Monday, April 30, 2012

Plant Spotlight

Margarita BOP Penstemon (Penstemon x heterophyllus ‘Margarita BOP’)

This penstemon variety was found in California at the Bottom Of a Porch, hence the BOP in the cultivar name. It produces an eye-popping display of electric blue flowers in the spring that fade out with warmer weather. Its delicate appearance belies its ability to endure poor soils and dry conditions.

Monday, April 23, 2012

Plant Spotlight

Husker Red Penstemon (Penstemon digitalis 'Husker Red')

This is probably the best non-native penstemon for Utah gardens. Its leaves emerge maroon but turn an attractive dark-green with age. The foliage color is offset by spikes of tubular white flowers blushed with pink that bloom in mid to late spring in Utah. Though it can handle some heat and drought, it needs additional water to survive through Utah’s summers.

Monday, April 16, 2012

Plant Spotlight

Pineleaf Penstemon (Penstemon pinifolius)

Penstemons don’t come much better than this small leaved version. Native to New Mexico and Arizona, it’s adapted to sites with little precipitation, but will perform well if given a little extra water. Its bright red, tubular flowers bloom in the spring and are attractive to hummingbirds. The small pine needle-like leaves are an attractive green and semi-evergreen in Utah. Like most penstemons, it does have a short lifespan and may decline after five to ten years, especially in heavy clay soils.

 'Mersea Yellow' is a yellow flowering variety.

Monday, April 9, 2012

Plant Spotlight

Rocky Mountain Penstemon (Penstemon strictus)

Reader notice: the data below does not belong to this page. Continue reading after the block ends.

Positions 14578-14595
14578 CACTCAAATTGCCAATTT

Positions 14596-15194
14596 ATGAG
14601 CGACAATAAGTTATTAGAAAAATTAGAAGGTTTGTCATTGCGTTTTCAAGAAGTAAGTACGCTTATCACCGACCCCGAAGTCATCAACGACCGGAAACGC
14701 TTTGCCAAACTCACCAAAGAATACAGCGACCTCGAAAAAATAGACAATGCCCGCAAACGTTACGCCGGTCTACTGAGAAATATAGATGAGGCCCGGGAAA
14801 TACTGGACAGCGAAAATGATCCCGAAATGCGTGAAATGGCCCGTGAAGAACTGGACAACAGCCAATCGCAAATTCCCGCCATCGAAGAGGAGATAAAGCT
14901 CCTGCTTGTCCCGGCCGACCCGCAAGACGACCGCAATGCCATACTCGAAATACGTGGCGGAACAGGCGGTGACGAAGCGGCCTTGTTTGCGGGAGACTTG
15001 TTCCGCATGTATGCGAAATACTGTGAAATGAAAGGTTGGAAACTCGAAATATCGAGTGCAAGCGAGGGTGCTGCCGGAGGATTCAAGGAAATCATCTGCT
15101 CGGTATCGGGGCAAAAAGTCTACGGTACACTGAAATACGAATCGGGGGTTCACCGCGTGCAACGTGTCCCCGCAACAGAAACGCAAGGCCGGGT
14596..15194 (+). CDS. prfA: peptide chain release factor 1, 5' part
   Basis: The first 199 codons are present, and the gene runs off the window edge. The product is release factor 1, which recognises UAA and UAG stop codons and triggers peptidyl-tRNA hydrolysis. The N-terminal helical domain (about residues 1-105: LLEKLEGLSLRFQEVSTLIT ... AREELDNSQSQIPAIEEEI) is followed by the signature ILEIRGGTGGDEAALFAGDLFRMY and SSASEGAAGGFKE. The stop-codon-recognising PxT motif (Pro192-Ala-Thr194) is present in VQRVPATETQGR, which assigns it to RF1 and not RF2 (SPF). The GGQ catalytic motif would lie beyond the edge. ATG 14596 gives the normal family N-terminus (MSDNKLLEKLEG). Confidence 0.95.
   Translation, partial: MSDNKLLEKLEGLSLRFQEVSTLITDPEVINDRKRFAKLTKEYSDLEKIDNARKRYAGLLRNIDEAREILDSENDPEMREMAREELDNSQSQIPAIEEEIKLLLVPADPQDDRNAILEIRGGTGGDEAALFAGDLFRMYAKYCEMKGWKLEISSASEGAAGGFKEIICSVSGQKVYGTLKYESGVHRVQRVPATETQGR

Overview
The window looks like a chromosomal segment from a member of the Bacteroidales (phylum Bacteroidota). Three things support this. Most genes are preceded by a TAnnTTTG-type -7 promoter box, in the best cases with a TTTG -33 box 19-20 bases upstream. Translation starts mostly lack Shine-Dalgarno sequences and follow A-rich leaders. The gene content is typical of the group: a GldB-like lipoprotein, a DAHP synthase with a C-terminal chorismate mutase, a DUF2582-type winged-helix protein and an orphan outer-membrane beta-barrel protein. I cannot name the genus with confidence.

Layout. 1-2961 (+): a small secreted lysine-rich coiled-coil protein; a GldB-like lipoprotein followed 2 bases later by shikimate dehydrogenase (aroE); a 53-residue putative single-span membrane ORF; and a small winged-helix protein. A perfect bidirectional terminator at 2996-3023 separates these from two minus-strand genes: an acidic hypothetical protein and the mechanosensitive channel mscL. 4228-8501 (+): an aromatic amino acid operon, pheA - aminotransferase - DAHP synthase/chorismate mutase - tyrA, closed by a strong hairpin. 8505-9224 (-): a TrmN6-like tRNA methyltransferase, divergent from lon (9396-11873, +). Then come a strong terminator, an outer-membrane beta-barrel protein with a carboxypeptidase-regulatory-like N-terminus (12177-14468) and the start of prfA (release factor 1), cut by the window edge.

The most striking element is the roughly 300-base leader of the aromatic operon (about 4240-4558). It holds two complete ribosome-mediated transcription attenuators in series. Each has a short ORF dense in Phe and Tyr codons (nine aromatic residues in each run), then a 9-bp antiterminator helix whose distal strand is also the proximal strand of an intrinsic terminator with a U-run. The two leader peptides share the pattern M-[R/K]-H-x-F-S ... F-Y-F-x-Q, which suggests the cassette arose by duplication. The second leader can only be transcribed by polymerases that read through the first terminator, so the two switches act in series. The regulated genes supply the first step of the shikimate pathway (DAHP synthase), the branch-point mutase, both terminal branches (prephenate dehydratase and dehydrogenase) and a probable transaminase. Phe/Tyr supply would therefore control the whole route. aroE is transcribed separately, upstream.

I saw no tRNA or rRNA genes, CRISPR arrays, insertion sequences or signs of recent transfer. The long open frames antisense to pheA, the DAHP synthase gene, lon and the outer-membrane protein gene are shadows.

This is a good penstemon for novice gardeners to try. It isn’t finicky and rewards minimal care with loads of spring blooming purple-blue flowers. It has a long lifespan, for a penstemon, and will spread into sizeable clumps. However, unlike many other penstemons, this Utah native needs a little water to keep it alive through the summer.

Monday, April 2, 2012

Plant Spotlight

Utah has a plethora of penstemons and so will our plant spotlights for the next month!

Firecracker Penstemon (Penstemon eatonii)

One of the premier native plants of Utah, the firecracker penstemon survives on natural precipitation, prefers hot and dry conditions and tolerates salty soils, it also produces abundant stalks of fire red flowers in spring. The flowers are highly attractive to hummingbirds and planting one will surely guarantee a visit from a blurry winged friend.

Excessive care of this plant will result in a shortened life-span, so avoid planting it in soils that are too organic. It prefers light soils, but will work in heavy soils if it isn’t overwatered, which means don’t water it once it’s established. It is a light reseeder if the seed pods are left on the stalks to dry.